Trump goes to war against the DC RINOs in the Republican Party
People who don't like Trump claim that, with his attacks on Mitch McConnell and against other disloyal Republicans, he's simply settling scores for no purpose but self-gratification. People like me, who do like Trump, see a bigger, more important strategy: he's getting rid of the conservative wing of the Democrat party (not a typo) and is positioning the Republican Party to represent a true populist, pro-American conservatism. Trump made another big move in that direction on Monday, when he told his 75 million supporters to stop sending money to the GOP.
To recap, Trump opened his war against the RINO wing of the Republican Party in mid-February, when he went nuclear on Senate minority leader Mitch McConnell, calling him a useless hack. This was obviously payback for Mitch McConnell's disgraceful attacks against Trump following the impeachment.
Trump wasn't done once he'd had his say about McConnell. Two weeks later, at CPAC, Trump did two things. First, he said he had no intention of abandoning the Republican Party. And, second, he named those nominal Republicans who need to be primaried right out of politics because their allegiance is to the Democrats and their anti-American policies, rather than to America and Americans. Trump made clear that he's going to restore a pro-American Republican Party.
Trump's next moves in the game were to announce that he was going to campaign against Alaska's Sen. Lisa Murkowski, whose commitment to conservatism is almost entirely illusory, and to have his lawyers send a cease and desist letter to the Republican National Committee (RNC). In the letter, Trump's lawyers demanded that the RNC stop using Trump's name and likeness in their campaign materials.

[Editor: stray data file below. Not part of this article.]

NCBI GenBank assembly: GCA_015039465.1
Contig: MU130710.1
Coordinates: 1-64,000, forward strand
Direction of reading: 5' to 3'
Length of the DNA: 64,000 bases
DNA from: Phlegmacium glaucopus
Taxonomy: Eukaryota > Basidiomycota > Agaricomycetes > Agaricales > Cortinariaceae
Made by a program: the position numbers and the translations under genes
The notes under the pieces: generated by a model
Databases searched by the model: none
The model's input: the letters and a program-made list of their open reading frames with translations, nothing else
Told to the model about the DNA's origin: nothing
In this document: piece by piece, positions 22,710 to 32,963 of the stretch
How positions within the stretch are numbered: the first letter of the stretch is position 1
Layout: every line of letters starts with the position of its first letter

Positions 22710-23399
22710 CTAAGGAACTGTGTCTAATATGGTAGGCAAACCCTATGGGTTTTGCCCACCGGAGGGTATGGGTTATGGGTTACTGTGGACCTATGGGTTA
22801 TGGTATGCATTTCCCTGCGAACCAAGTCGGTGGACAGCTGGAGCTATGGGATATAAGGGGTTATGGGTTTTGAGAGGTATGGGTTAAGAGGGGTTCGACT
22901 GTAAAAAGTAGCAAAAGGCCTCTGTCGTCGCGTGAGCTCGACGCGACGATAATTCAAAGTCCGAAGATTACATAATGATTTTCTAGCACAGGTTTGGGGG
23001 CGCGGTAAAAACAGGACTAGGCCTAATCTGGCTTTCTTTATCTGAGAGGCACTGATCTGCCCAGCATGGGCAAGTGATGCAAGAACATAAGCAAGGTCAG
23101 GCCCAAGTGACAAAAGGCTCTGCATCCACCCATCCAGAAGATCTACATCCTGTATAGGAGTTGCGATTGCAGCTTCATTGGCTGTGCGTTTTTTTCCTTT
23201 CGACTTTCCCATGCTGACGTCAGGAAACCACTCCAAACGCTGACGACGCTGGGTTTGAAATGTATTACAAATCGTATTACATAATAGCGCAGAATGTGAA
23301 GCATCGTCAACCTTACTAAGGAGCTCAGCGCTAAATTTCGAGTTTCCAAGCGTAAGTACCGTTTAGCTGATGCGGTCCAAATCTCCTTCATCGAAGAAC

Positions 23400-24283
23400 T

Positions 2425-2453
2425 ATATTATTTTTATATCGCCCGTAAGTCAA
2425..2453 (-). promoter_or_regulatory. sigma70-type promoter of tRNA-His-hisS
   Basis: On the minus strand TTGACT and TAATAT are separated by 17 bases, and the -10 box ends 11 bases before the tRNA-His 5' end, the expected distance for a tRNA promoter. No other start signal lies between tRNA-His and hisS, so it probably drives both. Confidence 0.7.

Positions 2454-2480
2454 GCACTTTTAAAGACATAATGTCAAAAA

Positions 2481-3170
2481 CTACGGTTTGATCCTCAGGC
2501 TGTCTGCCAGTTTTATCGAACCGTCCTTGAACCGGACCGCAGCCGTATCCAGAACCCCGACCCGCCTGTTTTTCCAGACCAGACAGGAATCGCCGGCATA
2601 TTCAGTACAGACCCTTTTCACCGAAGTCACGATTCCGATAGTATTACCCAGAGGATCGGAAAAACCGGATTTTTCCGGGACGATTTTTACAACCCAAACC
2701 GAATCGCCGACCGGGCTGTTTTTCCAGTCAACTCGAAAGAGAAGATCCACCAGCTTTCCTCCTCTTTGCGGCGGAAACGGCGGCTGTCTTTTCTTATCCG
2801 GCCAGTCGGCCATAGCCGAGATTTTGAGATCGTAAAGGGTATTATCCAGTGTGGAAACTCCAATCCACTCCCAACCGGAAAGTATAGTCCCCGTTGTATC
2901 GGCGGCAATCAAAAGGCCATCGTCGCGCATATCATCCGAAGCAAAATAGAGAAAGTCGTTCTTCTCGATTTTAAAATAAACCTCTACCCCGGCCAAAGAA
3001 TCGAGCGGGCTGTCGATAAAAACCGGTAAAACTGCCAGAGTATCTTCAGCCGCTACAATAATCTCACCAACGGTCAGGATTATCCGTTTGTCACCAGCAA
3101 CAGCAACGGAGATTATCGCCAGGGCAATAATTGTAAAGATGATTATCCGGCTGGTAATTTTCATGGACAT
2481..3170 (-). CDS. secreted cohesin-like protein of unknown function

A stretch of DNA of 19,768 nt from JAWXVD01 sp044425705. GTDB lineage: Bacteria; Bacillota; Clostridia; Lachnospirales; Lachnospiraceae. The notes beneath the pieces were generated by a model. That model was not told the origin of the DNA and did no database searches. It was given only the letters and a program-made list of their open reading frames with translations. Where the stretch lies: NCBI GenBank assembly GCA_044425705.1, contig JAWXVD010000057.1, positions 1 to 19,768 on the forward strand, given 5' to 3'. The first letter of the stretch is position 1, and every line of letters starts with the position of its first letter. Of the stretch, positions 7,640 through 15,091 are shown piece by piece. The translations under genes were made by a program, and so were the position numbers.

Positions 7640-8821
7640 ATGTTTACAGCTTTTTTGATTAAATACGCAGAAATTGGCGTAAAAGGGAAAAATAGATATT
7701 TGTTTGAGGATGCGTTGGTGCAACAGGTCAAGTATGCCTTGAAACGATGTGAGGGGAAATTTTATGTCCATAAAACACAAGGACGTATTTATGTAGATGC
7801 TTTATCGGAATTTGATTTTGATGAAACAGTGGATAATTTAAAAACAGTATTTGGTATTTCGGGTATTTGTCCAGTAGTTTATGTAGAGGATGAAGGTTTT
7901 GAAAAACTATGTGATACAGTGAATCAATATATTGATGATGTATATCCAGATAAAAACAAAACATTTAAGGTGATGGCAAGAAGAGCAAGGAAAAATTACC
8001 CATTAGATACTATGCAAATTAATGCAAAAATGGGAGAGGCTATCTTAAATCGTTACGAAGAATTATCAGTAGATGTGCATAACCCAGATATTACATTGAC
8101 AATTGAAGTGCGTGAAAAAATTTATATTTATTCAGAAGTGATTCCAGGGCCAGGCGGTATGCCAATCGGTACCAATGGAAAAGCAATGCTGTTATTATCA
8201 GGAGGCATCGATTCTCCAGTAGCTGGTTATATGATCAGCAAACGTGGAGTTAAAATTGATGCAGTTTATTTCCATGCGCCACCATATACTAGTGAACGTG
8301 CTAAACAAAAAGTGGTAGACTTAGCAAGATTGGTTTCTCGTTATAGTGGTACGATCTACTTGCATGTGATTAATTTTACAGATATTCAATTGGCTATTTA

Unsurprisingly, the RNC responded that it fully intended to use Trump's name and likeness in its campaign materials. This means that it intends to promote uniparty RINOs by associating them with a hugely popular Republican president:
In a Monday letter to Trump attorney Alex Cannon, RNC chief counsel J. Justin Riemer said the committee "has every right to refer to public figures as it engages in core, First Amendment-protected political speech" and said "it will continue to do so in pursuit of these common goals."
But he maintained that Trump had also "reaffirmed" to the chair of the RNC, Ronna McDaniel, over the weekend "that he approves of the RNC's current use of his name in fundraising and other materials, including for our upcoming donor retreat event at Palm Beach at which we look forward to him participating."
The Gateway Pundit understands what the RNC plan is:
Just think of all the small donors on fixed incomes who will think that they are helping Trump when instead they will be helping monsters like Mitch McConnell or Liz Cheney!
Trump must have anticipated this response — after all, as a public figure, it'll be mighty hard for him to claim that he has sole control over his image and words — so he shot back with a response that must have horrified everyone at the RNC, from the lowliest secretary to Ronna McDaniel herself. He released an official statement telling the faithful not to donate to the RINOs. Instead, he says, they should donate directly to his Save America PAC:
Trump with a message and an explicit ask to send him money, and not other Republicans: pic.twitter.com/R62agEjmLP— Josh Dawsey (@jdawsey1) March 9, 2021
Things are about to get interesting, for Trump has openly anointed himself as kingmaker for muscular conservatism in America.
Image: Donald Trump "I'm just in the way" meme.